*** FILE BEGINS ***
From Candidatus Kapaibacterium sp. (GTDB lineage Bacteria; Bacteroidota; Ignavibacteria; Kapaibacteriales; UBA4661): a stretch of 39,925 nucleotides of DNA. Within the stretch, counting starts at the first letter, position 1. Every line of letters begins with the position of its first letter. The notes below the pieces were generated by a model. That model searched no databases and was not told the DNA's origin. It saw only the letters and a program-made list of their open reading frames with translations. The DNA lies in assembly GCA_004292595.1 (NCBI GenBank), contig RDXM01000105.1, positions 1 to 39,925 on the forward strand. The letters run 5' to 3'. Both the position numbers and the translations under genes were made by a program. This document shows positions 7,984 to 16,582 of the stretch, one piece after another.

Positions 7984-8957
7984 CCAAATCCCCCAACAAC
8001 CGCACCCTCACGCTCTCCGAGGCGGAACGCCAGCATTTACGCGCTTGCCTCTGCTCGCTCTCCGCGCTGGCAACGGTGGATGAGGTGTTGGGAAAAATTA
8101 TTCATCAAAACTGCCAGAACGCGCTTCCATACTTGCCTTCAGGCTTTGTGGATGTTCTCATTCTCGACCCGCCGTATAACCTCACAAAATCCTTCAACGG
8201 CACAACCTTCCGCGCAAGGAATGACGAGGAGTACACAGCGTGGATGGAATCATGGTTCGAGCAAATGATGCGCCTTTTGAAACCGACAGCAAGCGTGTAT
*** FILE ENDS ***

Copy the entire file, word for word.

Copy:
From Candidatus Kapaibacterium sp. (GTDB lineage Bacteria; Bacteroidota; Ignavibacteria; Kapaibacteriales; UBA4661): a stretch of 39,925 nucleotides of DNA. Within the stretch, counting starts at the first letter, position 1. Every line of letters begins with the position of its first letter. The notes below the pieces were generated by a model. That model searched no databases and was not told the DNA's origin. It saw only the letters and a program-made list of their open reading frames with translations. The DNA lies in assembly GCA_004292595.1 (NCBI GenBank), contig RDXM01000105.1, positions 1 to 39,925 on the forward strand. The letters run 5' to 3'. Both the position numbers and the translations under genes were made by a program. This document shows positions 7,984 to 16,582 of the stretch, one piece after another.

Positions 7984-8957
7984 CCAAATCCCCCAACAAC
8001 CGCACCCTCACGCTCTCCGAGGCGGAACGCCAGCATTTACGCGCTTGCCTCTGCTCGCTCTCCGCGCTGGCAACGGTGGATGAGGTGTTGGGAAAAATTA
8101 TTCATCAAAACTGCCAGAACGCGCTTCCATACTTGCCTTCAGGCTTTGTGGATGTTCTCATTCTCGACCCGCCGTATAACCTCACAAAATCCTTCAACGG
8201 CACAACCTTCCGCGCAAGGAATGACGAGGAGTACACAGCGTGGATGGAATCATGGTTCGAGCAAATGATGCGCCTTTTGAAACCGACAGCAAGCGTGTAT